Fuck. Gotta be dreaming. That did not happen. This is a nightmare. Wake up, Brian! Any second now I’ll wake up and be sooo relieved. And I’ll never, ever drive fast again. Swear to God. Subconscious fears duly acknowledged; behavior amended.
The cold stone of dread in his stomach, however, whispered, too late.
The man at the desk snapped his fingers and the screen vanished. “Not pleasant to review, I know, but unfortunately we don’t have time to ease you into it.” He spoke coldly, and so quickly Brian could barely keep up. “You died on January twenty-fourth at the age of nineteen. This is your judgment. Now please, step onto the scale.”
Judgment? Scale? What?
Please, please let me wake up.
A short, older man with bushy dark hair, eyebrows like caterpillars, and a craggy face appeared suddenly on Brian’s right. “I’m Brutus. Allow me.” He gently took Brian’s elbow and guided him forward.
The apparatus had a flat metal stand, something like a large doctor’s scale, and a gleaming steel post that ran up to a white readout. The readout flickered and a circle appeared. It looked like a pie chart with a gold area that took up more than three-quarters of the circle, then a section of bright red.
“Go ahead. Step up,” Brutus urged with a smile of sympathy. Brian was not reassured.
He stepped onto the scale. An arrow began to climb its way around the circle clockwise, from six o’clock up to nine, then twelve. There were murmurs of expectation from the peanut gallery that grew more and more anxious the higher the arrow climbed.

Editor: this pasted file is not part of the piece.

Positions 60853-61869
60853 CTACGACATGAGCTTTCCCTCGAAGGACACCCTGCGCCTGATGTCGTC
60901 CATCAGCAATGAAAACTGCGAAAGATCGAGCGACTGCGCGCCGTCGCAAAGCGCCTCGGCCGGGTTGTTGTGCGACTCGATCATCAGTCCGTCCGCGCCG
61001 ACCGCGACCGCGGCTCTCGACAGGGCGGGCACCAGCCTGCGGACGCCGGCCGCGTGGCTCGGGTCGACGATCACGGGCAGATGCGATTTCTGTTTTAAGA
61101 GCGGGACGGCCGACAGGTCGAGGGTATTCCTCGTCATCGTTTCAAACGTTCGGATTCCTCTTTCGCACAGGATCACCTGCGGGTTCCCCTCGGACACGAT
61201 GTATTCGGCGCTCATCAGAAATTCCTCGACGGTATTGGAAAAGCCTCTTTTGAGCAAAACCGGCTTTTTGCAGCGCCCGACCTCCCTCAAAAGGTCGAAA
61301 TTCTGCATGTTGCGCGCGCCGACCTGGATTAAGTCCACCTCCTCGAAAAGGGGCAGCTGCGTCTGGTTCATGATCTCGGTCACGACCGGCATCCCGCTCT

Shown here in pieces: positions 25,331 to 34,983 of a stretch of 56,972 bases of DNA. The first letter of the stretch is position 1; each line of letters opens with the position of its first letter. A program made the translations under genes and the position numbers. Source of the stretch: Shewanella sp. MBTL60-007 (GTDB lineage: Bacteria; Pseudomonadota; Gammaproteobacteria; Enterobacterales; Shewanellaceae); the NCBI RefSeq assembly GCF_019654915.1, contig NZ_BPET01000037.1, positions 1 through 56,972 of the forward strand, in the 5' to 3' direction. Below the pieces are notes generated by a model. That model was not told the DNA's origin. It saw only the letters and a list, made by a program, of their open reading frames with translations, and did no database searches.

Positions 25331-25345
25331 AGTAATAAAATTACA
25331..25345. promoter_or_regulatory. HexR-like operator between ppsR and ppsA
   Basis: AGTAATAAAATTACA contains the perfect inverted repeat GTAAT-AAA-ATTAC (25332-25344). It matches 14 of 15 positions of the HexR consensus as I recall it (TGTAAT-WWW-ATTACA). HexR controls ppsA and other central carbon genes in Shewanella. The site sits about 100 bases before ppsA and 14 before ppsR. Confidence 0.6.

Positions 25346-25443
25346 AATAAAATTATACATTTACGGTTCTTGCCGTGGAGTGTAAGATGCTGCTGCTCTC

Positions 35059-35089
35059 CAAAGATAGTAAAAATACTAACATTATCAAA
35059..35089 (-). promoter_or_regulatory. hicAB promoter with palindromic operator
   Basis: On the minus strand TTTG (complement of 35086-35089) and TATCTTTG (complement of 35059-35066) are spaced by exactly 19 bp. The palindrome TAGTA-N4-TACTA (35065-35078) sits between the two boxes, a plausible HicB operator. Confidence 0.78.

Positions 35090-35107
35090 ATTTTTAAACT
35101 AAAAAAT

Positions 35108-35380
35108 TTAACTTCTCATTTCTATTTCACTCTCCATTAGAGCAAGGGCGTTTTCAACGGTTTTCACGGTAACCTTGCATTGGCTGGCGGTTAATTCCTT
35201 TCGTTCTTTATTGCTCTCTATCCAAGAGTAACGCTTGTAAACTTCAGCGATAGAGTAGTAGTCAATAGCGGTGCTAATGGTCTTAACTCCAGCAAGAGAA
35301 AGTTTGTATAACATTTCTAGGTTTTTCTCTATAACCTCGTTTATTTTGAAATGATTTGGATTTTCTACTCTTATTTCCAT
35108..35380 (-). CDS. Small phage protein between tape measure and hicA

Brian had no clue what he was looking at, but he felt his anxiety climbing along with the crowd’s. What if this wasn’t a dream? If he really were dead, this was important, right? And red couldn’t be good, could it?
Round and round the arrow inched, one o’clock, two, three. Now it was getting close to the red area. Slower. Slower. Ding! The arrow stopped. It appeared to be right on the line between gold and red. Above the circle a word flashed: “LIMBO.” The invisible crowd murmured and gasped in surprise.
“What does that mean?” Brian asked Brutus anxiously. “Is that bad?”
Brutus nodded toward the man at the desk.
The white-haired judge spoke in a droll voice. “Oh, goodie. Another one.”
“What is it? What’s happening?”
“You’re in the gray zone. You’re fortunate that truck came along when it did. At the rate you were going, a few more days and you would have been as crimson as a Sahara sunrise.”
Brian squinted hard at the circle. There was, indeed, a tiny sliver of gray between the gold and the red and that’s where the arrow sat. “What happens when you’re in the red?”